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Old 12-24-2015, 03:42 PM
 
Location: VT; previously MD & NJ
2,243 posts, read 1,377,923 times
Reputation: 6518

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I have been reading various threads about people looking for a new place to live in retirement. So many focus on cost of living, taxes and weather, and of course those are important. But there are a few things that are rarely mentioned. Such as:

Do you like being reasonably near the ocean or do you not mind being landlocked?

Do you want to live in a beautiful place (near a lake, river or mountains)?

Are you ok with traffic and congestion because it means the stores and medical facilities are plentiful, varied and close by?

Are you concerned that the new location might not be accepting of a stranger? I think this one is particularly important. In the limited number of areas I have lived, the most friendly seemed to be places where most of the folks came from somewhere else.

How would you fit into the culture of the area? Such as red state/blue state, or southern culture, or midwest attitudes, or northeast city attitudes.

Just curious as to how much these sorts of things factor into your search and/or decision on a new location. If anyone has more to add, please feel free.
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Old 12-24-2015, 04:03 PM
 
Location: We_tside PNW (Columbia Gorge) / CO / SA TX / Thailand
22,768 posts, read 40,177,403 times
Reputation: 23976
Quality of life is far more important than strictly "COL, Taxes and Weather"


Each will be very different, but for me; retirement home = View / retreat centric with no traffic!! is a non-negotiable requirement... followed by:
1) need to be near a college town (Events, opportunities, and community vitality)
2) Access to EZ (and CHEAP) international airport
3) Enjoyable climate for being outdoors Everday!
4) no Air Conditioning desired
5) Access to plenty of fresh produce and potentially yr round gardening
6) Broad local economy
7) Nice destination on high ground (near National Park / recreation / relaxation)
8) I carefully researched social acceptance of my chosen locations (being accepted / no cultural bias)
9) Access to lots of great services
10) Access to resources for hobbies / interests / PT jobs.
11) 'Destination' for travelers / family to come and relax / enjoy.


Personally, I don't get a lot of enjoyment from the beach, but we have beautiful Oregon coast 1 hr away (go 3-10x / yr)
I do enjoy the mtns (daily). 50+ miles of uninterrupted view, frequent weather changes, nice cloud watching, sunrise and sunset, good breeze (cool sleeping nights). Lots of wildlife, very few neighbors. I can be at the center of 1 million people in a 20 minute drive. (in case I get lonely).

Weather is tough to mitigate, so try to get that one right!

I don't enjoy the 200 days of drizzle at primary location, but I am not alone (yet), so I mitigate weather via traveling and having homes in 2 places that have MUCH better weather during my drizzle season, but these places are not perfect yr round either.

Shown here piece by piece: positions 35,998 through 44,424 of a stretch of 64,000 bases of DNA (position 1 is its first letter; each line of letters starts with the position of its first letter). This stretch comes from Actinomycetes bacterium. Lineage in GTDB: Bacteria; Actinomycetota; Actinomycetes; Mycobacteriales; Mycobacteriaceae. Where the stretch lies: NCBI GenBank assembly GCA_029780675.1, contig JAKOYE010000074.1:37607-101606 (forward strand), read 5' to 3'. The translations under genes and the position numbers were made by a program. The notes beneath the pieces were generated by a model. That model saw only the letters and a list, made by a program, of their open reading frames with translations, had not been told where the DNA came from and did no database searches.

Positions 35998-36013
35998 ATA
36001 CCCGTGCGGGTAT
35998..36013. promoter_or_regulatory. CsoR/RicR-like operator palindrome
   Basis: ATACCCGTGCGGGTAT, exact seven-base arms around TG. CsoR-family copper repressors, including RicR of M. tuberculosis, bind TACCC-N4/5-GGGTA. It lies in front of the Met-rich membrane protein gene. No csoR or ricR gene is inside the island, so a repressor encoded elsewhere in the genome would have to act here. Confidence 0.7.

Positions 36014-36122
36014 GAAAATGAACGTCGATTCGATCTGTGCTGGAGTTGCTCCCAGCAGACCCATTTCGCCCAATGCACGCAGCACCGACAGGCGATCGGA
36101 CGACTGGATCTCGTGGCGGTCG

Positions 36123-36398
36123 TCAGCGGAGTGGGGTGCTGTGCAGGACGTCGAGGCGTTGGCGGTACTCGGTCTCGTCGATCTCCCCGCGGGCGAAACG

My taxes are high on primary residence, so I adjusted my investment income to cover the additional fare. I also bought an alternative residence less than 1 minute away (same cost basis but 1/10th the taxes of current home). It remains rented to subsidize my home.

We eat / entertain on $100/ month total, as we have for 35+ yrs.
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Old 12-24-2015, 04:50 PM
 
Location: Near a river
16,042 posts, read 19,044,554 times
Reputation: 15649
In this order, my big 10:

close distance to grandkids
COL
taxes
general climate (cannot tolerate high heat long summers)
places to walk without being on streets (parks, campuses, etc)
close easy drive to medical and highest quality food stores
no heavy concentration of one political view
most lack of racial hatred
educated population (college+)
nonmetro, nonrural, Big Town
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Old 12-24-2015, 05:04 PM
 
Location: North Idaho
2,178 posts, read 2,102,069 times
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We considered COL and taxes, but they weren't big factors in our decision. Weather was a larger factor, but probably in the opposite way than most people: We were deliberately seeking somewhere with four real seasons.

Plenty of nearby opportunities for our outdoor recreational interests (hiking, fishing, etc.) was a much higher priority, as was living in a more rural environment.

Dave
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Old 12-24-2015, 06:26 PM
 
1,318 posts, read 1,743,333 times
Reputation: 1711
One thing that is really important to us is access to good food -- groceries, farmer's markets, etc. The thought of living somewhere with only one grocery and a Walmart as some of my family members do is depressing. Secondly, a very involved community or neighborhood. Other than that the usual - weather, COL, college town. Not too isloated.
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Old 12-24-2015, 08:53 PM
 
1,079 posts, read 822,773 times
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COL, rural horse country, mild winters. That means hill country and if I want to see anything bigger than the creek, I'll drive, lol

I was raised on a farm and still have that "no-coffee-klatch" mentality. If you need help, I'll be there, otherwise MYOB. Thankfully we retired on an old farm road where everyone else feels the same way. We may stop to chat, in passing, until the next neighbor comes along but that's the extent of neighboring and it suits me just fine

As far as fitting in, I never worried about that. Farm folk all speak the same language regardless of where they are from. We are northerners who bought 24 acres in the south. We keep this place neater than some folks in Burbs, don't play loud music or have noisy parties.

We respect the land and the people who are deeply rooted here. They respect us for that. Anything is reciprocal as long as one doesn't come barnstorming into a new territory and expect to bend the established folks to your ways.